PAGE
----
The latest quarterly report from Clarksons Platou Securities argues that now is the best time in the last 30 years to invest in shipping, a view not 100% held by other shipping analysts and investors contacted by Splash today.
The securities house said equities in the shipping sector are on track to deliver their first full year of positive returns since 2013. Based on supply-demand fundamentals, Clarksons Platou Securities said it expects the overall shipping sector to provide good returns in the years ahead.
The analysts who compiled the 239-page report pointed towards record low orderbooks and decelerating fleet growth as key grounds for optimism.
Moreover, as the window at shipyards for 2019 deliveries is “closing fast”, Clarksons Platou Securities said it was “increasingly confident that fleet growth will stay low, supporting a continued recovery in the years ahead”.
Meanwhile, on the demand side, the company reported that since the end of 2016, “headwinds appear to have turned into tailwinds”.
Also on the demand side, sister company Clarkson Research noted in its most recent weekly report: “[W]ith seaborne trade projected to expand at a multiple of 1.1 times global GDP growth this year, there’s now a clear signal that some of the distress arising from much slower trade growth as recently as 2015 was actually more likely the passing of the low point in a cycle. The resilience of seaborne trade brings with it backing for more positive sentiment.”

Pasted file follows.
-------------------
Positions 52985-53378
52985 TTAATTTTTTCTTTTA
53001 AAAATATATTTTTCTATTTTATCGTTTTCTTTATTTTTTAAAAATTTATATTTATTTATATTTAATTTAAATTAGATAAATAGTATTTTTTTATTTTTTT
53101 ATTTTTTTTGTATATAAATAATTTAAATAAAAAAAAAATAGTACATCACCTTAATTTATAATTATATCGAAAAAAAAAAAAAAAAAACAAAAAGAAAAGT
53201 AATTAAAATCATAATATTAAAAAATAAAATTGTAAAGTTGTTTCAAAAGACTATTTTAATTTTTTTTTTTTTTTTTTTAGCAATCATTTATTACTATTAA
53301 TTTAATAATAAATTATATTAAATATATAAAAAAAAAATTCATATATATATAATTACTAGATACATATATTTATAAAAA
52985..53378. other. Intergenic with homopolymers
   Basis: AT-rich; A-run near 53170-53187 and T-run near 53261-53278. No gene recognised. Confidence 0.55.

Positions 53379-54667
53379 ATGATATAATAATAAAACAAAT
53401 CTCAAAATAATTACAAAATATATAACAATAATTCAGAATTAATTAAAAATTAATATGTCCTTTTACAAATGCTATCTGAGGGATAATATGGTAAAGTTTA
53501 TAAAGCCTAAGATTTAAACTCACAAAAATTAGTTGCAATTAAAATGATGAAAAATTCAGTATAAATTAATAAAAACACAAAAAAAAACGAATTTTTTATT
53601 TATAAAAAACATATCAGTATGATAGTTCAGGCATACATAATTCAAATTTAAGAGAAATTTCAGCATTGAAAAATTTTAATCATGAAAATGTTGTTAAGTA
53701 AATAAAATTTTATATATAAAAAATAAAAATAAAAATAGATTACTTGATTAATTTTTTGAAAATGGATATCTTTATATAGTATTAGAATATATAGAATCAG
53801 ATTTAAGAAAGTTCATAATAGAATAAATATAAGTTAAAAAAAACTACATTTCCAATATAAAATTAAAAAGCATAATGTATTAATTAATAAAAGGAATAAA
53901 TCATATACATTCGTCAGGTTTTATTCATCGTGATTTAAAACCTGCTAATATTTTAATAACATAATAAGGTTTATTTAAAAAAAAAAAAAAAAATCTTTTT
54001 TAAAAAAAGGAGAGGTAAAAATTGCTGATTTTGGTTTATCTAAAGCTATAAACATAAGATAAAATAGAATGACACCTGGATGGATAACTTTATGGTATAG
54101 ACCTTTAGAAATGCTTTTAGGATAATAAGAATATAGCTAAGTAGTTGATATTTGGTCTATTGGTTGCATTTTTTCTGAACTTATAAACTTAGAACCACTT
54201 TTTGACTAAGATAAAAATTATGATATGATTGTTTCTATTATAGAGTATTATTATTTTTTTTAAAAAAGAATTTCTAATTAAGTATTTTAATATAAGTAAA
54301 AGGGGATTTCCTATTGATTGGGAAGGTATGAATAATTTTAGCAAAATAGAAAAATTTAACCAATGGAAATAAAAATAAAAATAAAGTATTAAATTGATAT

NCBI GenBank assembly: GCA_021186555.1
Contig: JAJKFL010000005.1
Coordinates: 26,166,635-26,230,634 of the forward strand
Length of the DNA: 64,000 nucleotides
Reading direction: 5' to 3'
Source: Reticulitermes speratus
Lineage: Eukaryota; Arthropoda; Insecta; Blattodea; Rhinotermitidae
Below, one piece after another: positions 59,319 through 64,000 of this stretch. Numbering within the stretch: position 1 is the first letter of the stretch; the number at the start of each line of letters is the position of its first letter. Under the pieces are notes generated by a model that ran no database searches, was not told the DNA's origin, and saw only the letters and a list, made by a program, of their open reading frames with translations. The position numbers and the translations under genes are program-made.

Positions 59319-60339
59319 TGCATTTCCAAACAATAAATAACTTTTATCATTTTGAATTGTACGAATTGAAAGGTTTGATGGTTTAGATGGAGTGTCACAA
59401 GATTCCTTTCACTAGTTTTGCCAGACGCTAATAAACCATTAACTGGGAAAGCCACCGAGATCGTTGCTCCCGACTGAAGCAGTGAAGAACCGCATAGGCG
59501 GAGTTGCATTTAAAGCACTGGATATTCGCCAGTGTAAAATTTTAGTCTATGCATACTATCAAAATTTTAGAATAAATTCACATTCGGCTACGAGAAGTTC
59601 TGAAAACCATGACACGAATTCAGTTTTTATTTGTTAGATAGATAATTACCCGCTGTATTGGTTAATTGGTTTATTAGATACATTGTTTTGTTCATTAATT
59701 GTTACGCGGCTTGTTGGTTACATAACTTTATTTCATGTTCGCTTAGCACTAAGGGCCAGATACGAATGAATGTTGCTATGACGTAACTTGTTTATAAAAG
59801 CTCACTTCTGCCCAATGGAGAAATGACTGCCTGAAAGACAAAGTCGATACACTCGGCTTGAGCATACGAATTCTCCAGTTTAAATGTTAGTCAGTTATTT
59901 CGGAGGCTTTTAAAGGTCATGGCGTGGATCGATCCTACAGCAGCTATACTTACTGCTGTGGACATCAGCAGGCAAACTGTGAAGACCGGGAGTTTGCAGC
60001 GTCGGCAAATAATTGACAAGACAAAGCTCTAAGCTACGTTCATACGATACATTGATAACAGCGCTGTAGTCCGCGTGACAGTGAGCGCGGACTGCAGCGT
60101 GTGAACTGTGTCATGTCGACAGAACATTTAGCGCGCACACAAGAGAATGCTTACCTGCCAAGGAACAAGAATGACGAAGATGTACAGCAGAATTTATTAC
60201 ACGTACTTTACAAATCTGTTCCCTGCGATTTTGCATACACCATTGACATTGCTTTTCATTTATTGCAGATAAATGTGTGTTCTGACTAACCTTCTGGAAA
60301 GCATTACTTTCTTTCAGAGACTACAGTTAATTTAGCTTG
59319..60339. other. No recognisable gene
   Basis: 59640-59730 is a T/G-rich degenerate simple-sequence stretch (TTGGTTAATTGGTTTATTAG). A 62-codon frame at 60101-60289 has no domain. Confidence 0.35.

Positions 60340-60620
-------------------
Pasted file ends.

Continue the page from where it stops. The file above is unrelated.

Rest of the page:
The Clarksons secondhand price index has recovered 20% since December 2016 but remains at its lowest level since December 1988. Clarksons’ index of 10-year old vessel prices relative to newbuilds, for all sectors, has improved from 42% in November 2016 to 44% currently, but is still at the lowest point since May 1987.
“In sum, from a value perspective the current opportunity in shipping could perhaps be the best in over 30 years,” Clarksons Platou Securities posited.
It went to pick out Golar LNG and Navios Maritime Containers as its top stock picks.
While agreeing with much of the fundamentals of the report, Basil Karatzas, a Splash columnist who also heads up New York-based Karatzas Marine Advisors, suggested there were still plenty for owners to be worried about in the present market.
“The prospects for dry bulk have not looked so promising in some time now,” Karatzas said. “However, still many outstanding concerns with new regulatory and environmental standards, digitisation and new platforms that have increased the risk of technological obsolesce, not to mention the risk of spare shipbuilding capacity aplenty that could switch the tonnage supply equation in a few months. Hopefully the improved prospects for the market will not be another excuse to kill the market in the bud.”
Another Splash columnist, Dagfinn Lunde, one of the most famous names in ship finance, felt that timing-wise individual sectors were at different stages of the investment cycle.
“It might still be a good time to invest in bulkers and tankers, maybe still a bit early, but clearly, in my mind, the best time to invest in bulkers was in Q2 last year. In containers, investing is a gamble except in the category from 1,100 teu to 3,500 teu and compared to newbuilding parity those are still cheap,” Lunde said.
Thomas Soderberg, CEO of Hong Kong’s Tribini Capital said the investment thesis presented by Clarkson Platou Securities was an “overly bold statement”. Like Lunde, he felt different sectors were at differing points of the cycle and seldom correlate.